Superfoods TM_IN_TURM_FI_006

It could easily be mistaken for a knob of ginger, or maybe even a bug. Inside, it exudes an orange hue brighter than any carrot. Its aromas are so pungent that they linger in your kitchen well after it’s gone. It stains everything it comes in contact with. And it’s quickly becoming the next golden ingredient.

Turmeric, a rhizome best known in its orange-yellow powdered form, has lately been breaking away from its secondary role as a component of curry powder and making a solo debut. It has long been valued as a coloring agent, but turmeric can do more than turn food yellow.

Yes, turmeric is one of those so-called “superfoods,” packed full of an abundance of attractive nutrients and health benefits. The superstar of spices, turmeric has been used in holistic healing to reduce symptoms of arthritis and aid digestive relief for years. Its powerful active ingredient, curcumin, has proven effective as an antioxidant, and has anti-inflammatory and anti-cancer properties as well.

Still, even in all of its golden dietary glory, turmeric doesn’t get much attention in the American kitchen. Rarely does it make its way onto our plates. Occasionally, the raw root is used to make a cold-pressed cleansing juice or the powdered spice is sprinkled on top of eggs. Beyond that and traditional Indian dishes, not many American home cooks have any idea what to do with it. MORE

Viva La Vegan

Snap Crackle Pike

A father's obsession becomes a daughter's interpretation

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Sometimes, I swear, all my dad wants is for me to like fish.

The man is a fishing maniac. He subscribes to New Jersey Fisherman magazine and keeps the pages dog-eared. His station wagon always carries his rod and tackle box just in case a spare moment arrives; because of this his vehicle always emulates a strong fishy smell. He loves everything about fish: watching them, catching them, gutting them, cooking them, eating them, trying to get inside their tiny fishy brains. As an professional artist, he even loves drawing them, and fish play a central role in many of his stained-glass window designs. Each Thanksgiving, Dad goes out to cast in the morning, hoping to catch a fresh spread for our table. Even if nothing bites, he’ll pick up some fish from the store to make his annual bouillabaisse. We can always tell though, the years when the additions to the stew are his own. He doles out bowls of thick red stew with special care, encouraging us all to marvel with him at the freshness, and regaling us with the details of exactly how he reeled it in. His pride is palpable.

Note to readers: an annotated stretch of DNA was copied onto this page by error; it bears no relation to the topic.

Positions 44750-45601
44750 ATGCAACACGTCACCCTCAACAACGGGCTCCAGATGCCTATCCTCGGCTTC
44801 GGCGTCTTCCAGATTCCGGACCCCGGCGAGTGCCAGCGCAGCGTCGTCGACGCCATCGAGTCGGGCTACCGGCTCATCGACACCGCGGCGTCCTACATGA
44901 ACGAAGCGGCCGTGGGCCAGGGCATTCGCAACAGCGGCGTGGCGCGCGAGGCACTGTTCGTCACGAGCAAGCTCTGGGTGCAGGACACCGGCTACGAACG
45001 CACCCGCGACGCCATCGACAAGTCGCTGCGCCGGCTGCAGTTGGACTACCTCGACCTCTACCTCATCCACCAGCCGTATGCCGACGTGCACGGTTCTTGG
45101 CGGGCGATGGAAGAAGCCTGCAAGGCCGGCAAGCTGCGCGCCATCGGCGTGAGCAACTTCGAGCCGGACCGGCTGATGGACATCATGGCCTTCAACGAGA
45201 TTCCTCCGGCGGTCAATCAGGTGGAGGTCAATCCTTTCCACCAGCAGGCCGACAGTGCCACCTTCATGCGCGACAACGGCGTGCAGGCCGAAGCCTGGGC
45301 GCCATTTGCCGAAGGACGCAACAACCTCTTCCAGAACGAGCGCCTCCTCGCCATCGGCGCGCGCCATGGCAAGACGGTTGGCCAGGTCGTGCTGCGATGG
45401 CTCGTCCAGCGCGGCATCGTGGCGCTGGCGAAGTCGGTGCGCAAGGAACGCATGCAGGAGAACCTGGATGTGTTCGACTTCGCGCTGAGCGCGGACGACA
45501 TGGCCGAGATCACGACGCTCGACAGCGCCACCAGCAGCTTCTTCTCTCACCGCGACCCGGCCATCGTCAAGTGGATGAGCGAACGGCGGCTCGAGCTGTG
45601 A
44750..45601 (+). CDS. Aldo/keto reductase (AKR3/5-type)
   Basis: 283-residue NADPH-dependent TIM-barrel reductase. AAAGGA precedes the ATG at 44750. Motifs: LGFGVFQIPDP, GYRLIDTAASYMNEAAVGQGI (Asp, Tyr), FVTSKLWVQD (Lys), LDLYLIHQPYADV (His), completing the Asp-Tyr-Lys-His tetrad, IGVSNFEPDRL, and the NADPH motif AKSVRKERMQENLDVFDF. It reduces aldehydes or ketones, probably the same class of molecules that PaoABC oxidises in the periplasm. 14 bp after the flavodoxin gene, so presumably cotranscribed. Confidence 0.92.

When I became a vegetarian, my dad was confused. I explained to him what it means, but he still had questions. “You can still eat fish, right?” he implored, and I shook my head, reminding him that I’ve never liked the stuff to begin with. To this he replied, “You never really gave it a chance. Now you can’t even try it.” I’ve been meat-free for almost three years, and a vegan now for almost a year, and still my dad asks. He always asks if I want a piece of fish. MORE

Cooking

A Chesapeake Classic

True Marylanders don't settle for store-bought crab cakes

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As a third generation Marylander, I spent many summer days of my childhood hiding under the picnic table watching my parents and brothers — from an up-wind safe odor-free distance — as they enthusiastically did their crab picking and eating. Even at an early age I knew that I was missing out on an important part of being a true Marylander, and an important family gathering. But I also knew what my family was doing when they picked crabs, and it wasn’t appealing.

My family ate every part of the crab except, of course, the grey lungs (or “devils-fingers” in Maryland jargon), which not only taste terrible but could leave you with a nasty stomachache. After discarding the lungs and sucking down as much crab meat as they could find, they even ate the kinky yellow guts and the mysterious bitter golden crab mustard that many Marylanders refuse to touch. How much nicer it was, I thought, to eat something ripped apart from itself before it reached your table. MORE

DIY TM_DY_SMOKED_FI_001

We shove plenty of foods in our face holes without thinking much about them. What’s in a Twinkie? How was the slurry that becomes a McDonald’s chicken nugget actually formed? What the hell combination of black magic and ingredients is needed to make Mountain Dew Code Red? When we decide to consume foods and drinks like these, we know we’re heading into a bit of a mystery; there are ingredients and processes involved that we will never truly understand. So it goes.
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Forgotten Foods TM_FF_ANCHOV_FI_001

There is a category of foods for adults that I call “stink foods.” These are the foods that people appreciate after they’ve eschewed the plain pasta of their picky eater days and developed a more mature palate. I’m talking about foods like eye-watering onions; soft, blue-veined cheese; and pungent garlic.

Or tiny, oil-packed, smelly little fish. Like the oh-so-humble anchovy.
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DIY TM_XX_OLDBAY_FI_001

Do not try to make your own Old Bay.

I’m serious. Don’t even bother.

I wholeheartedly encourage you to whip up your own crab seasoning or make your own Cajun spice. Sprinkle these mixes liberally everywhere you would use Old Bay — seafood, corn on the cob, french fries, wherever. But when you do this, start with the intention of making something different from Old Bay. Trying to beat Old Bay is a losing proposition. There are many reasons why. Here are the top three: MORE

Issues

Fishing for the Truth

In light of widespread fraud, activists seek honest labeling